You have the wrong poster. I have never mentioned Mary Magdalene or, I believe, Jesus, in any posts. God, yes.<quoted text>
I think it is wrong to suppose that the Bible recommended that we do nothing in response to the lives of those who are poor. I believe that you are referring to was Jesus admonishing his disciples who criticized Mary Magdalene for anointing his feet with oil and spices rather than selling these expensive items and giving the procedes to the poor.
We always have such a problem with balance.
But as regards your dad--I'm sure he was a wonderful person. But, your story brought to mind employers who used to purposely keep their employees indebted to them through a variety of devices, such as payment in scrip, requirements to pay rent to live in company housing (price set by the company) or purchase goods from the company store. It was in fact a form of slavery and is no longer legal.
Odd that you would think that way, i.e., company stores, keeping employees indebted, particularly in an area you know nothing about. For the most part, the grooms and hot walkers that take care of the horses live on the track in dorms connected to the stables. There is no rent. They rarely leave the grounds as most do not have cars or families. Every track has a church. When one of my Dad's men got sick, needed to dry out from alcohol abuse, or if he was a teenage boy my dad felt should not live on the track just yet, he brought them to our farm and they lived there, rent free, collected a paycheck and ate every meal at our table. No chance they were going to be drinking with my mother in charge.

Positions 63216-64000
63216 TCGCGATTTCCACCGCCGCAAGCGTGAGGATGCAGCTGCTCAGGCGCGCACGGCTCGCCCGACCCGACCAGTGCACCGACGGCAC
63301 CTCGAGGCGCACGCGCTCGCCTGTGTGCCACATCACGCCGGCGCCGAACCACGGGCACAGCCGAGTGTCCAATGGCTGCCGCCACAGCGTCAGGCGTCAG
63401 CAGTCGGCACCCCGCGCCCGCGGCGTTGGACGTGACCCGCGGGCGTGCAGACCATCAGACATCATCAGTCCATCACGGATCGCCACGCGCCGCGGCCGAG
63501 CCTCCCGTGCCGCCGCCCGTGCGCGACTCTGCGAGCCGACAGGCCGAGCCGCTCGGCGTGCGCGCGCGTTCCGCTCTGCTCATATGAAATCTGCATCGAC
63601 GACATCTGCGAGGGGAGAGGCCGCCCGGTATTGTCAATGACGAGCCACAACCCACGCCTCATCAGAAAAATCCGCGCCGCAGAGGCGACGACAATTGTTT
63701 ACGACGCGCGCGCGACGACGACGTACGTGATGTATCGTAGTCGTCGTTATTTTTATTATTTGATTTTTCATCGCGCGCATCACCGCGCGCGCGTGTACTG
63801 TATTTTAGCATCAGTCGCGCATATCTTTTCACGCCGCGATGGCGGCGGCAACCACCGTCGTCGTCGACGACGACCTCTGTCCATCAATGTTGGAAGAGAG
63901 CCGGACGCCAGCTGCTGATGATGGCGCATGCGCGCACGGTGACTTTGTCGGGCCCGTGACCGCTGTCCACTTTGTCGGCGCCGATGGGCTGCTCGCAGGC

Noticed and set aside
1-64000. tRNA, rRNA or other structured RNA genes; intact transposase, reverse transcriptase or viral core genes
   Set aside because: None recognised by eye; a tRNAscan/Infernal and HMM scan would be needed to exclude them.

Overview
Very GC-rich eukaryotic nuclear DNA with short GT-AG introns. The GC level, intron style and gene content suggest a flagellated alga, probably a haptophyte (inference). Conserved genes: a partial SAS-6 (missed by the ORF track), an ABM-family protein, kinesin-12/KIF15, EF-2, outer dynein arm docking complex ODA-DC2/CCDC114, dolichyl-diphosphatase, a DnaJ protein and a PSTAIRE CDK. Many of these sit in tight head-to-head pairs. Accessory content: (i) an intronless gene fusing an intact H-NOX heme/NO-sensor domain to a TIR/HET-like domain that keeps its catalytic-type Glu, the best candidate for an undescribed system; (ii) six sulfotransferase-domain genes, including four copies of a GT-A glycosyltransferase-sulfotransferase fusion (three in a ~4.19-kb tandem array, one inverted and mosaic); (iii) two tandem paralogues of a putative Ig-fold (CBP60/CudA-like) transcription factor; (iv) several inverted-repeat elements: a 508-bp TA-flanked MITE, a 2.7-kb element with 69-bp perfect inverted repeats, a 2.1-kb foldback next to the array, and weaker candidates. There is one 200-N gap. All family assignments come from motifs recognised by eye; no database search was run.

We had a trailer out by the stables, but mostly they would live in the house. I remember them. Skipper, Freddie (teenager from Philadelphia), Tex. It is a huge farmhouse. 200 to 250 years old.
Of course, I was always at the stable pestering them.
No, Reader, before you twist this, they were not held against their will nor made to accept this arrangement. To the man, they worshipped my mother, respected and admired my dad and were very good to my sister and I. So don't even go there. My mother drove them where they needed to go. They were included in everything the family did.
In the last few years I was talking to the son of the farmer who was next to us and sometimes rented some of dad's land to plant. He told me something I had never known. When the farmer had a bad year with crops, my Dad would say 'forget the rent this year Harry. Just get my hay and straw up in the loft for me and we're even.'
When I noted the Bible says 'The poor will always be among us', my mother taught that, therefore, we are expected to help them.
But not ordered to by any government through involuntary taxation until we create a large population of sluggards. You cannot legislate a charitable heart. But you sure can instill one by your example.